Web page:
The U.S. Supreme Court handed a surprising victory to transgender youth Tuesday after declining to review an appeal from a central Indiana public school district over bathroom rights for trans students.
By refusing to take up the case, the nation’s top court left in place a lower court ruling requiring the district to treat transgender students equally.
The case involves a trans teen, identified in court papers as A.C., who attended a middle school in Martinsville, about 30 miles southwest of Indianapolis.
The 2021 lawsuit — filed by the American Civil Liberties Union of Indiana on behalf of A.C. and his parents — argued the John R. Wooden Middle School caused the teen “irreparable harm” after denying him access to the boys’ rest rooms and locker rooms at school.
Last year, the 7th Circuit U.S. Court of Appeals in Chicago upheld an order granting transgender boys access to the boys’ bathroom.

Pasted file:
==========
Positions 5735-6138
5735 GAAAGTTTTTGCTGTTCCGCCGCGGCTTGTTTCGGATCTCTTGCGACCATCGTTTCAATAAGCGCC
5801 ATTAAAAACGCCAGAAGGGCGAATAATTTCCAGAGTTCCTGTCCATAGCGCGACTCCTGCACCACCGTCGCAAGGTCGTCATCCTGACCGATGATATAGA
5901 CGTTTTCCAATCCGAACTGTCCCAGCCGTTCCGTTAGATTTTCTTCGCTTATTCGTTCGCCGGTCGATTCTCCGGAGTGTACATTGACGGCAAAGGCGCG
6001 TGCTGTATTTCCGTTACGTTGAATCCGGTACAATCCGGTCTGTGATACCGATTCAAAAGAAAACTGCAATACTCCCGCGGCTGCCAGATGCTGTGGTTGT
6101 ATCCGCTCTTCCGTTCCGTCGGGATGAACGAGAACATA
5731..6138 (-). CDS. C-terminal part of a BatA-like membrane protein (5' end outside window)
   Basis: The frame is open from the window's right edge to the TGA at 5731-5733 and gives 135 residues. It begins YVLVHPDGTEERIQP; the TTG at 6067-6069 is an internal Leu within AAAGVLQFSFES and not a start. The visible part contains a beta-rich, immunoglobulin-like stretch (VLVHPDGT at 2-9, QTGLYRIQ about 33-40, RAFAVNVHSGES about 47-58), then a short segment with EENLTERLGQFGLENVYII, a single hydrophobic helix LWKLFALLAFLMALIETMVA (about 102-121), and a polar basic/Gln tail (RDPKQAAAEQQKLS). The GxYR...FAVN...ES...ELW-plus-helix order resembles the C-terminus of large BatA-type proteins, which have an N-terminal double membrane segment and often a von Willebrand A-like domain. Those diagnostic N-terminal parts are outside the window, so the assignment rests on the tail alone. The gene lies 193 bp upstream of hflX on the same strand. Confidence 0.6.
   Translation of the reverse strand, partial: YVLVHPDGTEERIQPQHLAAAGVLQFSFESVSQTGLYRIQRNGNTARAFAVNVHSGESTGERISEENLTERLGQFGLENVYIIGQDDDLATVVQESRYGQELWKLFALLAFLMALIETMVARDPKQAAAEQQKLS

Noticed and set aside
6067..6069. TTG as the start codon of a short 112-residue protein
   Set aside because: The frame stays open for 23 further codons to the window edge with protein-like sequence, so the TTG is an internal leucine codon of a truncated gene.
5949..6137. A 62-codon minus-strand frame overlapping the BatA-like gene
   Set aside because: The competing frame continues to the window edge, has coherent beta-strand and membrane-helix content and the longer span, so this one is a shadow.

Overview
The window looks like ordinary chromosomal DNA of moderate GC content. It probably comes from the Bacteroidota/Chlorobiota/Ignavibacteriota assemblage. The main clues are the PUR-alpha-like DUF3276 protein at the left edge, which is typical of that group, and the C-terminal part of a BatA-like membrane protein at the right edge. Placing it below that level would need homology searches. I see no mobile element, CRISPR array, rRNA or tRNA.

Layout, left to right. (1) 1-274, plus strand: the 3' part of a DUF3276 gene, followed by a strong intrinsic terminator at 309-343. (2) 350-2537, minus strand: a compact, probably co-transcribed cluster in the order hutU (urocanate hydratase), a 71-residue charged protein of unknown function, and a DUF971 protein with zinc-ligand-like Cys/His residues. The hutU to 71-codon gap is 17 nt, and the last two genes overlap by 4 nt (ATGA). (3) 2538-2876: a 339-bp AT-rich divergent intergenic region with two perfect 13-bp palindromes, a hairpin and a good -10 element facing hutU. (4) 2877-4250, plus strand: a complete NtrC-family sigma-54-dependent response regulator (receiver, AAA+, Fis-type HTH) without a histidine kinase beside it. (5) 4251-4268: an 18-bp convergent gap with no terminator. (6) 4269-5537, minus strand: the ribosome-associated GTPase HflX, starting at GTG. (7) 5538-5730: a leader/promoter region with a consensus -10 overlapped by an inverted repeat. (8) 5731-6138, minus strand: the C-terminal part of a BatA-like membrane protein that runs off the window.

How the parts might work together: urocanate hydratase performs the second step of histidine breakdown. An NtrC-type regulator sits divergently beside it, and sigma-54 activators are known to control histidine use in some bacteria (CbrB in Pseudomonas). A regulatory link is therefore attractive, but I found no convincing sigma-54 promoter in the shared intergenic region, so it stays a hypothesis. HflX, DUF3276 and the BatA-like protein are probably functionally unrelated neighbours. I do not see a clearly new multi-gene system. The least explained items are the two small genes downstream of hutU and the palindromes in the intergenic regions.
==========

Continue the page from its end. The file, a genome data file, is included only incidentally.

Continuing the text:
In October 2023, the Metropolitan School District of Martinsville appealed the ruling and asked the Supreme Court to weigh in on the contentions issue, arguing schools need a definite decision on the issue.
“Simply put, states and school districts need a clear answer about which policies are permissible under Title IX and the Constitution, and they need that answer now,” the district’s lawyers wrote in a petition to the Supreme Court, alleging the 7th Circuit had misinterpreted the law.
“Title IX” prohibits gender-based discrimination in any school or other education program that receives funding from the federal government.
The justices’ denial to weigh in on the case — which had no noted dissents — was celebrated as a “somewhat surprising but wonderful piece of news,” prominent trans rights advocate and journalist Erin Reed posted on X, noting the ruling “means that bathroom rights will be likely protected in several states for trans people in the next few months.”
The case could still be reviewed by the Supreme Court in the future.
At least nine U.S. states have enacted legislation that bars trans students from using facilities consistent with their gender identity, according to data compiled by the nonprofit Movement Advancement Project.